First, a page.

The steps of St Anne’s Cathedral were ablaze with light on New Year’s Eve as Bishop Harold led the diocese of Down and Dromore into a Year of Mission.
Following an evening of celebration, the bishop led the congregation into the street as spotlights shone into the night sky and St Anne’s became a canvas for the Year of Mission logo, ‘For you’.
The lighting environmental projection was just one element of a wonderful evening which celebrated the end of a full year of 24–7 Prayer and looked forward to 2015. There was something for all ages with good food, crafts for kids, live music and worship before the symbolic act of leaving the building as ‘Lights to the World’.
Around 500 people mingled at the back of the Cathedral which had been furnished with sofas and tables. A team from Boring Wells, Mersey Street, put on a fantastic spread of hot and cold food and deacon intern, Revd Sam Johnston, and his pianist provided some live jazz. From 10.30 pm Bishop Harold led an act of worship, dedication and reflection, stopping at midnight to welcome the New Year.
The diocese has been preparing for mission for 18 months and remembering in the past year that we are first and foremost called to give ourselves to God. We are ‘For Him’ as it says on the banners inside our churches. A significant focus for this was the Year (or 8760 hours) of 24–7 Prayer for which Bishop Harold thanked our parishes and Tash Creaney from 24–7 Prayer Ireland. Tash trained our churches and helped coordinate the prayer scroll handovers. She put together a 2 minute overview of the year which we enjoyed before dedicating the much travelled Prayer Scroll and all the prayers of blessing written upon it. Prayer changes things and we believe those 8760 hours have provided a vital foundation for the Year of Mission.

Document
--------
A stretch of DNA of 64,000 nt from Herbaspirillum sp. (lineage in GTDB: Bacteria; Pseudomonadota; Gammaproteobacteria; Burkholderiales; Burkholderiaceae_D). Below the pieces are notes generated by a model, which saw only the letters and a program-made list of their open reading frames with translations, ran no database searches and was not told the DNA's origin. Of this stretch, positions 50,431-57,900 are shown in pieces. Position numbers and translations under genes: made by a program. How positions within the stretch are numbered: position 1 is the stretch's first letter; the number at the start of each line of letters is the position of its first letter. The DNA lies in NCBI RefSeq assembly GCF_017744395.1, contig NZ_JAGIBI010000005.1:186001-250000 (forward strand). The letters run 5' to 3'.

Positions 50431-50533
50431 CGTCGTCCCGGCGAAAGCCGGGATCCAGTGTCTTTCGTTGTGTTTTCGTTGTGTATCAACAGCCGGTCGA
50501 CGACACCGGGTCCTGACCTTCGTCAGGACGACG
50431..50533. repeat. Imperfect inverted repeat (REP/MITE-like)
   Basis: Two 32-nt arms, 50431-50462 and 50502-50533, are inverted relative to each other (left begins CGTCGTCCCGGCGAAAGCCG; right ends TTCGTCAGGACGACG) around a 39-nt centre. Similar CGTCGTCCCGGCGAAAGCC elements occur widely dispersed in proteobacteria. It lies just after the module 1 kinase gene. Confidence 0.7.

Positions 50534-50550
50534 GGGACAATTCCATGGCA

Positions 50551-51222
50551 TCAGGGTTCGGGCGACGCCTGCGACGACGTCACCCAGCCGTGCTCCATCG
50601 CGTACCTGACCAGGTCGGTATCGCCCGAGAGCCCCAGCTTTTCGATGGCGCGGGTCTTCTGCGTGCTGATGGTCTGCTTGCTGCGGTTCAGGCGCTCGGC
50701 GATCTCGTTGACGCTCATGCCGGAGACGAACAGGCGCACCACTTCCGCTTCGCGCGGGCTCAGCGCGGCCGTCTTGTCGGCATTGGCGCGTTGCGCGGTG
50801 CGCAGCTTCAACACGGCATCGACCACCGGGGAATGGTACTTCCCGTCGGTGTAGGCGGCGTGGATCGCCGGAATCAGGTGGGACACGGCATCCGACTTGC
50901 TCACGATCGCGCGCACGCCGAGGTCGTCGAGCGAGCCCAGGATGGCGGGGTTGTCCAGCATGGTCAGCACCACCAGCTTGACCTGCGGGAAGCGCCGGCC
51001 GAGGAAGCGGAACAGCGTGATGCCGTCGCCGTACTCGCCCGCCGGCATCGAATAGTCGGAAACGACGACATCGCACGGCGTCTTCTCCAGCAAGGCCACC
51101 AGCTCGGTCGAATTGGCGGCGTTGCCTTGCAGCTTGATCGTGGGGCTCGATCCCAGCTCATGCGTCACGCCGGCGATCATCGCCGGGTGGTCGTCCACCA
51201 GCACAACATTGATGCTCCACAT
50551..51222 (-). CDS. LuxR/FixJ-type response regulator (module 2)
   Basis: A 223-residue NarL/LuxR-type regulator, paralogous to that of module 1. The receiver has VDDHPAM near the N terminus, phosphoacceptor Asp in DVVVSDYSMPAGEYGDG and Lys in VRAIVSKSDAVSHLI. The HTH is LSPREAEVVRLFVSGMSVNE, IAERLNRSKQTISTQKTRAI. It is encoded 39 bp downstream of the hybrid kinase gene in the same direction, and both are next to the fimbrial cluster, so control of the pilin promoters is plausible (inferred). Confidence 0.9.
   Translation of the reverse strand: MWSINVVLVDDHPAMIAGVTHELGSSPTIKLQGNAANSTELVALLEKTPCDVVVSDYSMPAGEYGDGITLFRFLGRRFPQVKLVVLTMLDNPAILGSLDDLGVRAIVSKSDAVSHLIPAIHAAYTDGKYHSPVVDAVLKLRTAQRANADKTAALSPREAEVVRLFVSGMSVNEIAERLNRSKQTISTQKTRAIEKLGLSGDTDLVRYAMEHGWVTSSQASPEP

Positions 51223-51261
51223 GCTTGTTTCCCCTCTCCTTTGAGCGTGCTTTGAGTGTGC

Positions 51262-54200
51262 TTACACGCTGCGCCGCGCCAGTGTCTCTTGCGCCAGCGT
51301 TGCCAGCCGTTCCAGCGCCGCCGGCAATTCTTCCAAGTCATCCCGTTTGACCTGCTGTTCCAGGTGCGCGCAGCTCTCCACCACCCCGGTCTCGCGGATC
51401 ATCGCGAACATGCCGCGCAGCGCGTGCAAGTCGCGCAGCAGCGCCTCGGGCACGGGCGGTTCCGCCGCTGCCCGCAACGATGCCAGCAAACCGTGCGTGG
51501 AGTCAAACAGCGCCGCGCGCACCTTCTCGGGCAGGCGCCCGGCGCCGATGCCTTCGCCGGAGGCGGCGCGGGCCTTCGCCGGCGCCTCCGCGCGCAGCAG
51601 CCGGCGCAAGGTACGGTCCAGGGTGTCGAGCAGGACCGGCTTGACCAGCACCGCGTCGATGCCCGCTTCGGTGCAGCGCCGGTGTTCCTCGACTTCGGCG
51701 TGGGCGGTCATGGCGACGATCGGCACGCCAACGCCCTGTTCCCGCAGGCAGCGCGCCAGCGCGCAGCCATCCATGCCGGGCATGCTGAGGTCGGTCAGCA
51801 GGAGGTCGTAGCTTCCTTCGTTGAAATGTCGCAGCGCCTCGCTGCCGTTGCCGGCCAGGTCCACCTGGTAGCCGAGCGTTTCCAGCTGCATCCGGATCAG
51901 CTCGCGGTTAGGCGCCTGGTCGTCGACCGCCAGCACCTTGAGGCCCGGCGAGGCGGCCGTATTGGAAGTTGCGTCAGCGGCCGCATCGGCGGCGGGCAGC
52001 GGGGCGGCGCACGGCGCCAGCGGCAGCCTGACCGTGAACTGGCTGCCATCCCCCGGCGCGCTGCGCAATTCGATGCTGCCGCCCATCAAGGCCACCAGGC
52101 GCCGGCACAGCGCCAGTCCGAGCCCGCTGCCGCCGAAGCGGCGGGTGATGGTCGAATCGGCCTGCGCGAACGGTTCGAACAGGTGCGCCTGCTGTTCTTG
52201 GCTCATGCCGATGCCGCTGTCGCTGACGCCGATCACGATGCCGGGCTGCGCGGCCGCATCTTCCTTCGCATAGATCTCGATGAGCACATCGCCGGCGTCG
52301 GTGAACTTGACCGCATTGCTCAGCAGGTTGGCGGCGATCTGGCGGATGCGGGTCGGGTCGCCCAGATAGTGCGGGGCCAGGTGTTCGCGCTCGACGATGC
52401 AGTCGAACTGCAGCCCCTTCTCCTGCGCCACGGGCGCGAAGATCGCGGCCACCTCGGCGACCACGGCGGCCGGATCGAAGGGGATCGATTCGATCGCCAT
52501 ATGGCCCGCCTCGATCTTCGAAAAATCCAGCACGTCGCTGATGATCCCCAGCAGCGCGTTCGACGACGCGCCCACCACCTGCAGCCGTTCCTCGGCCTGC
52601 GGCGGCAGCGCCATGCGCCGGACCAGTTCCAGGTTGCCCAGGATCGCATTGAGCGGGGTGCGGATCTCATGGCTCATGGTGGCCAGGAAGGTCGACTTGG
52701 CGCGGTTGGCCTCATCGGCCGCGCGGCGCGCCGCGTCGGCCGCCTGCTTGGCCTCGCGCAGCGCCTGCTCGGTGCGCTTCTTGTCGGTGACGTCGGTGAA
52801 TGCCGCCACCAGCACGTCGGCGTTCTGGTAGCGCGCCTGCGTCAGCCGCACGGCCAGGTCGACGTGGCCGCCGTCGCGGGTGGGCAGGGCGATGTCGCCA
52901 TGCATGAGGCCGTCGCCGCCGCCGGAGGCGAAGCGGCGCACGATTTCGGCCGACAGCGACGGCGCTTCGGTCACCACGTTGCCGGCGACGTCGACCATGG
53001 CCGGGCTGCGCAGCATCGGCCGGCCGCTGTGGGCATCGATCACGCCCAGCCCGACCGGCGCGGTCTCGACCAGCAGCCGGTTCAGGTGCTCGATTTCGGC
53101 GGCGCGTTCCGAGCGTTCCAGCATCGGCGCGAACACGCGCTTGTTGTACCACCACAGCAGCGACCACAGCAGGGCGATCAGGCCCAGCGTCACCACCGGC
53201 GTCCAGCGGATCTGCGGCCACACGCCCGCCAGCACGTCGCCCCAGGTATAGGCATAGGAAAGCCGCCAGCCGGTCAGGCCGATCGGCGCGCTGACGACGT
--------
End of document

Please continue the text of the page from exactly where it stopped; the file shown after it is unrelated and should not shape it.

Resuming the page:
2014 was ‘For Him’ but in 2015 we are very conscious of also being ‘For you’, as we switch from one logo to the other. As Bishop Harold said in his address, ‘For you’ has a clear message.
“‘For you’ is a declaration that the church is here not for the sake of itself, but for the sake of the outsider,” he said. “The church does not primarily exist for itself or, like a club, for its members – it exists to transform the world, and especially the community in which it is set, for Jesus Christ. Archbishop William Temple famously put it like this: ‘The church is the only society on earth that exists for the benefit of its non–members’”.
‘For you’ will appear on banners around the diocese from New Year’s Day along with the text, ‘Taste and see that the Lord is good,’ (Psalm 34:8). Bishop Harold reminded us that with that invitation, “we will be declaring that we are a community of people among whom others can find a quality of life which exists nowhere else. That is a real challenge!”
The diocese has launched a microsite, www.churchforyou.org to allow people to easily connect with local churches and to be impacted by stories of faith. We watched one of the video stories – Stephen’s – a story of becoming a new man, lifted out of depression and guilt over his son’s suicide and the impact of his alcoholism. The website address also appears on the banners and we hope and pray that many people outside the church will see through these media that God is at work in ordinary lives.
In an act of symbolism, everyone was given a light stick to break just ahead of New Year, and Bishop Harold commissioned us, saying:
“In a few moments, each of us will carry the light of Christ symbolically out into the world with us, into this New Year filled with possibility, filled with God. We are the carriers of Jesus Christ. You are light to the world. Let that light shine, and see what God will do!”
Thanks to our organist for the evening, Mr David Stevens (Master of the Choristers at Belfast Cathedral) and Paul Kissick, who led our contemporary worship.